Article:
This is part 3 of a 3 part series about innovation in the FSI sector. If you have not read them already, don't miss part 1: Asia's Most Innovative FSI Services and part 2: Best Practices Implementing Cutting Edge Tech in FSI
FSI organisations are under immense pressure to modernise their products and services in response to competition within the sector and disruption from non-traditional organisations entering the space. Yet they are encumbered by their outdated and complex legacy systems, which hold them back from innovating at the same pace as their competitors. To learn how FSI organisations can tackle this challenge and drive innovation, we speak with innovation expert Thunaiselvam Ramasamy, Chief Architect at Juniper Networks.
As touched on in our earlier articles, consumers are increasingly being draw towards newer non-traditional players due to the levels of convenience and efficiency that often accompany their services. Some of the most notable examples of these new disruptive players include:
- Fastacash: A global social and mobile payment platform that facilitates the remittance of money, airtime or vouchers instantly over social media channels to anywhere in the world.
- Neosurance: The first virtual insurance agent that sells highly personalised micro policies to consumers via push notifications, according to an individual's location, behaviour and needs.
- MatchMove Pay: A FinTech company that offers a customisable platform which allows any company to easily set-up their own a fully branded, secure mobile wallet solution.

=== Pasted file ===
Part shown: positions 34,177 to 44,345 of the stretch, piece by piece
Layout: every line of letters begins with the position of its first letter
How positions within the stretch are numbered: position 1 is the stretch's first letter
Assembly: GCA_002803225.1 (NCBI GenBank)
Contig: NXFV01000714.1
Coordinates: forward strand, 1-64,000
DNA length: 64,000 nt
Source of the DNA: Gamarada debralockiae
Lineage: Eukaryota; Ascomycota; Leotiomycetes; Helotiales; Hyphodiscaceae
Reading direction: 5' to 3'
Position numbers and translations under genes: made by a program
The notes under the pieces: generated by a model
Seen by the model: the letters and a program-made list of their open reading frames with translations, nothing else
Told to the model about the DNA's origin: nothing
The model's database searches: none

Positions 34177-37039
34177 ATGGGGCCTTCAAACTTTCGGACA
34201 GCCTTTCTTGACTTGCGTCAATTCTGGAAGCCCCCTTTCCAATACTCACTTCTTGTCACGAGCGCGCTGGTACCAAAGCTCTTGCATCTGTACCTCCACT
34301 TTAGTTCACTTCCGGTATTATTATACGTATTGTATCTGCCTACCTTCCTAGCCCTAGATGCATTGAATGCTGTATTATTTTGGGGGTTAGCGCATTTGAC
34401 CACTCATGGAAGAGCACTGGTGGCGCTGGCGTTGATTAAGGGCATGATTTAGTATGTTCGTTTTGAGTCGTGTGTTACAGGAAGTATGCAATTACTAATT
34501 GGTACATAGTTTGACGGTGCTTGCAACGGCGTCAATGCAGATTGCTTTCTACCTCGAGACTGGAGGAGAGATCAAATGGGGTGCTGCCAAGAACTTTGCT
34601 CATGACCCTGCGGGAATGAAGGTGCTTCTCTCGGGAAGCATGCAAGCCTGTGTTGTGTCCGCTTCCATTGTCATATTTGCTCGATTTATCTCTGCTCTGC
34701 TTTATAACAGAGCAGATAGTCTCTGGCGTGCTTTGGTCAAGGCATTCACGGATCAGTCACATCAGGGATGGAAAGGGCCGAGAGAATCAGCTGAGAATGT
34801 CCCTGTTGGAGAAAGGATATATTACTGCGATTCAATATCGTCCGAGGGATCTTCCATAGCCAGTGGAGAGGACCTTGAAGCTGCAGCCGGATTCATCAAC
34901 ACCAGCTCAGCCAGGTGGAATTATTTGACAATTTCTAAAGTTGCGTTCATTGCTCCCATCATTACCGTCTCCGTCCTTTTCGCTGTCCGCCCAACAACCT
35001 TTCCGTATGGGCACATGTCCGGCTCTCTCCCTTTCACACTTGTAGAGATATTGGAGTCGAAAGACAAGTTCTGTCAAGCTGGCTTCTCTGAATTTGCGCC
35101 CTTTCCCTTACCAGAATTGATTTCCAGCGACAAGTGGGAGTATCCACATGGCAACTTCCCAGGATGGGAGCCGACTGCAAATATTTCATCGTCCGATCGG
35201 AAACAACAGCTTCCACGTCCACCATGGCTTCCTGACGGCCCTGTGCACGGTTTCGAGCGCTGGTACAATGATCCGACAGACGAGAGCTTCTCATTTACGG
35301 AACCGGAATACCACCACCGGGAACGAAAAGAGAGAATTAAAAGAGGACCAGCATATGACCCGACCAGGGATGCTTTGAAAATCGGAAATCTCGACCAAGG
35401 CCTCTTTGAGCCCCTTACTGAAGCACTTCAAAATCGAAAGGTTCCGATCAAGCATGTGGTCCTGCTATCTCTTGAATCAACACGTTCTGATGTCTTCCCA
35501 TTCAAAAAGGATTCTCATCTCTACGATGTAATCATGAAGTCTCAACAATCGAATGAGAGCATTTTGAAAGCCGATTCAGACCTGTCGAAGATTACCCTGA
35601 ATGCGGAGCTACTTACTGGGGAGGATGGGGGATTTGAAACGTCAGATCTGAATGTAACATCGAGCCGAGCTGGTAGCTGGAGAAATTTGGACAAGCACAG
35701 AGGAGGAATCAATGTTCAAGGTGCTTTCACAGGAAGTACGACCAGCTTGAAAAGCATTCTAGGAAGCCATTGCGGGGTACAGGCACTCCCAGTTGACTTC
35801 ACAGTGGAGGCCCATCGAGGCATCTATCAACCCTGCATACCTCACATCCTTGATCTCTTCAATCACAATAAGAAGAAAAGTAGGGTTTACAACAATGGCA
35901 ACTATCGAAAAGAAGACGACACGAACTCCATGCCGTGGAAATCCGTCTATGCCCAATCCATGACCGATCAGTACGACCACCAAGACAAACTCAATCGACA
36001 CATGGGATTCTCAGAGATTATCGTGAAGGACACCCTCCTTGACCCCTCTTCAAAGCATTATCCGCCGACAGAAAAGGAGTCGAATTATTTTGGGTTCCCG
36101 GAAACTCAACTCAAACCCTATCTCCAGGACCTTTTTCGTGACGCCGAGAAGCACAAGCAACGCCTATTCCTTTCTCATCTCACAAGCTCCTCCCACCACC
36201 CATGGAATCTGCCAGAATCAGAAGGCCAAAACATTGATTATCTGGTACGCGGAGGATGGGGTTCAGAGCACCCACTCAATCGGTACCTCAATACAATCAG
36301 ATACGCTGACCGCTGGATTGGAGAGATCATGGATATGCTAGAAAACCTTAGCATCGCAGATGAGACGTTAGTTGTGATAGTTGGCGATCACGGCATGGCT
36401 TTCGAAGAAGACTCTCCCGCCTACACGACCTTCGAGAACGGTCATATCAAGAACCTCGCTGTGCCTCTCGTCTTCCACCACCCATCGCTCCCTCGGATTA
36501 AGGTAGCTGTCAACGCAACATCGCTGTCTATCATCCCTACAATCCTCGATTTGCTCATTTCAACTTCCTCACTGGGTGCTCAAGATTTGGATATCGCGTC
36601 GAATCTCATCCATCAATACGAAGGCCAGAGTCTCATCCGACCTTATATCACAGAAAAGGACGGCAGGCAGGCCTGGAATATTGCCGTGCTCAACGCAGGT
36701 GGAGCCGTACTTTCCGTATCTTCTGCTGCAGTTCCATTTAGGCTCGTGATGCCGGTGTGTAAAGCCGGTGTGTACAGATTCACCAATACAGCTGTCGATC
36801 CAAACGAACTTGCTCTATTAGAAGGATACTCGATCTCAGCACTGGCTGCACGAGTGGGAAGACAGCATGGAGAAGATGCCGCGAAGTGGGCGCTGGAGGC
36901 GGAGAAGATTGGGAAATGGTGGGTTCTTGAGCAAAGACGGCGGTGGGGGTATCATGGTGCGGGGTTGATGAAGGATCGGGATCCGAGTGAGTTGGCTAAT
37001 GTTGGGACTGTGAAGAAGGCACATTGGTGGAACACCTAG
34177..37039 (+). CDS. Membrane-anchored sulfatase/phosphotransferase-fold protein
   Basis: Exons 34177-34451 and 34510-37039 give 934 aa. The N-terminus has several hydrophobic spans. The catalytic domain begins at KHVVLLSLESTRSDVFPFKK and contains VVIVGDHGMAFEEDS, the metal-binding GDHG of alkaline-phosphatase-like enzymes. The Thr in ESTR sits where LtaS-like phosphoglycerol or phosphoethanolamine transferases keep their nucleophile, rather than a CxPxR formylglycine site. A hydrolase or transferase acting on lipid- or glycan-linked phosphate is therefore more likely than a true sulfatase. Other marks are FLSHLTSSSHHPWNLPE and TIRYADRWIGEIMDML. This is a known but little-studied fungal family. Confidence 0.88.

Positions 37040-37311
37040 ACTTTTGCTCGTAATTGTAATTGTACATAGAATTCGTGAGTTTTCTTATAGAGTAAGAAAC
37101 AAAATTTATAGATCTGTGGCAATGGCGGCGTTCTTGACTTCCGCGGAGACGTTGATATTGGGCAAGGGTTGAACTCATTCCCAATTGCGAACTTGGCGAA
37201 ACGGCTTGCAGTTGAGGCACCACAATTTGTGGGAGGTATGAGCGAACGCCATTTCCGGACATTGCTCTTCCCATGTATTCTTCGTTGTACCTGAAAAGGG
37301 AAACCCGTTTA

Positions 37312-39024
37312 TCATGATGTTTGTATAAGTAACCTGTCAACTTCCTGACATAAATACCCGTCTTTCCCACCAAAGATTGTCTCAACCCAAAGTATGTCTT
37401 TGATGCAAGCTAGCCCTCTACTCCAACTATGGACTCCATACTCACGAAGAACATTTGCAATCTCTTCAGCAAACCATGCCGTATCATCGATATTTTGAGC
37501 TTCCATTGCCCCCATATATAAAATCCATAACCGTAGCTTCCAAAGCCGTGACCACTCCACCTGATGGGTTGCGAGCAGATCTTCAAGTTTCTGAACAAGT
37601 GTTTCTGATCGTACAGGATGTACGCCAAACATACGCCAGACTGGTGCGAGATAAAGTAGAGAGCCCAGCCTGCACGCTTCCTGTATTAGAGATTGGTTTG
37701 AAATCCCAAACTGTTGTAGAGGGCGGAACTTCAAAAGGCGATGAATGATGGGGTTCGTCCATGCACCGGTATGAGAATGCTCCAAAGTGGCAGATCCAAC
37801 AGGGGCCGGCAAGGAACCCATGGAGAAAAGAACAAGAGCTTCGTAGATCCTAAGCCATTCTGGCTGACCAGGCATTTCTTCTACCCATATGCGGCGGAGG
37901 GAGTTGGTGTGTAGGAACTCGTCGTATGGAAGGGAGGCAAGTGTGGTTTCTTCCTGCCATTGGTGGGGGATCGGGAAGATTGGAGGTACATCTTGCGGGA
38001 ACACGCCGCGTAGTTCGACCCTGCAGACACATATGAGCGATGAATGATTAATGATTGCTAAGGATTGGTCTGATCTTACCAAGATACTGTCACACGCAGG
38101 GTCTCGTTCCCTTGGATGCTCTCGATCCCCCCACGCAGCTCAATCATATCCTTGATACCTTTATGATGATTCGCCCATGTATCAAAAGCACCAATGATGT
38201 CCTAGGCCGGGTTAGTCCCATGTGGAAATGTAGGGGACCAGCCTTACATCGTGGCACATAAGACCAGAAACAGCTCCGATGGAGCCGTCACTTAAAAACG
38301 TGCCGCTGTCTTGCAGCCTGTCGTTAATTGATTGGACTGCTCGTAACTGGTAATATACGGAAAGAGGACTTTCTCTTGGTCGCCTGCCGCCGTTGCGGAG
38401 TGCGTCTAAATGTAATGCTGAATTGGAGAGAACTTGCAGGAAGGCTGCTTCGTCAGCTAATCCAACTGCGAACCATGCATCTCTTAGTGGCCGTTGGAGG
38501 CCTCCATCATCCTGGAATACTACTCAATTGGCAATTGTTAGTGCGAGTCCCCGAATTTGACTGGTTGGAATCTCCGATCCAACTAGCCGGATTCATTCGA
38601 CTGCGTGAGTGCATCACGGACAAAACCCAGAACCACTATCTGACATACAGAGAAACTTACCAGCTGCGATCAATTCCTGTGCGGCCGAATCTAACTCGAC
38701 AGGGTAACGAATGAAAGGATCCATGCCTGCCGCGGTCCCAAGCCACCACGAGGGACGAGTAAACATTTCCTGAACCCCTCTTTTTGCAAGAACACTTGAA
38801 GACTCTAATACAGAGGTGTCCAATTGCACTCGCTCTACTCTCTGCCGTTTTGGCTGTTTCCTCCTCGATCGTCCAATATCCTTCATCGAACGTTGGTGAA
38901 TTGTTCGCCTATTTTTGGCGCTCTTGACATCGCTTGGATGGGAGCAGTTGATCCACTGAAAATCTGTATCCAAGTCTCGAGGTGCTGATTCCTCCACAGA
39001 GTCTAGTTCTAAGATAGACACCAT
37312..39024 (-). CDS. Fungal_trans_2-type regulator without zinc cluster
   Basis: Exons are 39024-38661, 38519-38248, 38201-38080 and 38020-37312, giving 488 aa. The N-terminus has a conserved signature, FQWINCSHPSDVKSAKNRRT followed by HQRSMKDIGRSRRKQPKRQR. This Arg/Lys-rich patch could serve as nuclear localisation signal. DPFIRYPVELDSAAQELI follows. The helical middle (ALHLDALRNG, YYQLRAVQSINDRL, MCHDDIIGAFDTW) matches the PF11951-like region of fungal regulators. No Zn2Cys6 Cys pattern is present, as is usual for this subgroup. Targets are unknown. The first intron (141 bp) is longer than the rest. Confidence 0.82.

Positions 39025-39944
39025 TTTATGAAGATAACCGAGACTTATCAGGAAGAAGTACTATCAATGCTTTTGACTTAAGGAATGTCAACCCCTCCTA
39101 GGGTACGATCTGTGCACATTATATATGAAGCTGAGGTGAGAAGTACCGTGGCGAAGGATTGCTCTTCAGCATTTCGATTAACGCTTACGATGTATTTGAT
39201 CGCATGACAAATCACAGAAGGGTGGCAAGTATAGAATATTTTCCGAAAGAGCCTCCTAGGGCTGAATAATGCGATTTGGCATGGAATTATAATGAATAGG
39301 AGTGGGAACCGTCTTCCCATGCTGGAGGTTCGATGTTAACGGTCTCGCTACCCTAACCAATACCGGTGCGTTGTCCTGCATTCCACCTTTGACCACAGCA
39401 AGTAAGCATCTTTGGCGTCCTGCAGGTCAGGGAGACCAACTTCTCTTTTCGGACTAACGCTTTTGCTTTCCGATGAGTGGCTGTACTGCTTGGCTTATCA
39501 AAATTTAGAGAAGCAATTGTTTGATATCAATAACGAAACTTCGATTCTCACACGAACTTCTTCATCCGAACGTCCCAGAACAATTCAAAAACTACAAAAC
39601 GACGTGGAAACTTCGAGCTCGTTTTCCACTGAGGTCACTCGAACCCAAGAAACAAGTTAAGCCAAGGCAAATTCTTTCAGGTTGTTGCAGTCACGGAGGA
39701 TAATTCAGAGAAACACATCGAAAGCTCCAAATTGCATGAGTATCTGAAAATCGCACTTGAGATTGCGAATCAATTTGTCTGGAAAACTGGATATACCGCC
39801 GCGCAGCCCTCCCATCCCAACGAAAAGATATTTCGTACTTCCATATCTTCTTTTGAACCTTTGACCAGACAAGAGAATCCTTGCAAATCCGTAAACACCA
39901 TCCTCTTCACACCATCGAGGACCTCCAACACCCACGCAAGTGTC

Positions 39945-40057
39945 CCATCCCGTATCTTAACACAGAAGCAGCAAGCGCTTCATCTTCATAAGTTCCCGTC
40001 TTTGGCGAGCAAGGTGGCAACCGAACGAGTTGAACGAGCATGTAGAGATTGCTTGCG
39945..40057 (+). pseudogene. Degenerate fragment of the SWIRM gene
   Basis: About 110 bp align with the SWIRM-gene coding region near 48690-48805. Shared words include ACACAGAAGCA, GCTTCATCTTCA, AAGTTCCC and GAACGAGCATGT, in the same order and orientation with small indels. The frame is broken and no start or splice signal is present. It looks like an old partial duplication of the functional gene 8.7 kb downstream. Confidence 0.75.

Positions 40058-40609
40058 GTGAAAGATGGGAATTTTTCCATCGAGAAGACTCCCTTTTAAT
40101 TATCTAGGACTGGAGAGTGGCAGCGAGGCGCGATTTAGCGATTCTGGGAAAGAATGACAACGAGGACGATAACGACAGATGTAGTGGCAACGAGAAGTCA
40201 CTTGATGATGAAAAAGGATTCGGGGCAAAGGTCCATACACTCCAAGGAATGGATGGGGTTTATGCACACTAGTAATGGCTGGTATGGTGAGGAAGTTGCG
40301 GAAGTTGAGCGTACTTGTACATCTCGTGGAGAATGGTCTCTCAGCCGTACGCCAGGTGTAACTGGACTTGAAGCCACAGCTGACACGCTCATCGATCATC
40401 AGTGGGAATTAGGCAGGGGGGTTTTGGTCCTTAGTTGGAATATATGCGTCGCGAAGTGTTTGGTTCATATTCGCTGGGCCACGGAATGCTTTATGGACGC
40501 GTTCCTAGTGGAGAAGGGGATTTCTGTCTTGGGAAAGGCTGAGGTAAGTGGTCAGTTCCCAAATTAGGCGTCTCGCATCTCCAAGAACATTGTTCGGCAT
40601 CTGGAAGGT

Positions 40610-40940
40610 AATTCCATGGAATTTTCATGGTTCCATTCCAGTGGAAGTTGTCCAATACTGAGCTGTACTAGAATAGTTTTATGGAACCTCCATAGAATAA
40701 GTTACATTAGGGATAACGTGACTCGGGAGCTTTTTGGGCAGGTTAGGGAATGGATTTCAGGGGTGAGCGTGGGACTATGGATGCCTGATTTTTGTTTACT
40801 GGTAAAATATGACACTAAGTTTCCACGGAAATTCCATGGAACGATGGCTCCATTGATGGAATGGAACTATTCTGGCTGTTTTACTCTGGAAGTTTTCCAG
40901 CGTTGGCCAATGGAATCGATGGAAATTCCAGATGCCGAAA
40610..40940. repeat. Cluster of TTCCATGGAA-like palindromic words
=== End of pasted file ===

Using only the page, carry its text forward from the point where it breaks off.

However, unlike these new players, major banks struggle to innovate at the same pace, largely due to the complexity and inertia generated by their legacy systems.
Historically these systems were developed layer upon layer of proprietary technology simply because other suitable and customisable options were not available. As a result, many major FSI organisations are burdened with vast in-house IT applications and infrastructure which have been patch-worked together. This creates difficulties in servicing, programming and upgrading various applications, especially as they become otherwise obsolete, which encumbers the organisation, preventing it from modernisation and innovation.
"It's not unusual for a FSI organisation to have around 9000 - 10,000 different applications and in the case of a large bank like Citi, it might be even higher," says Thunaiselvam Ramasamy, Chief Architect at Juniper Networks.
Image: Thunaiselvam Ramasamy, Chief Architect, Juniper Networks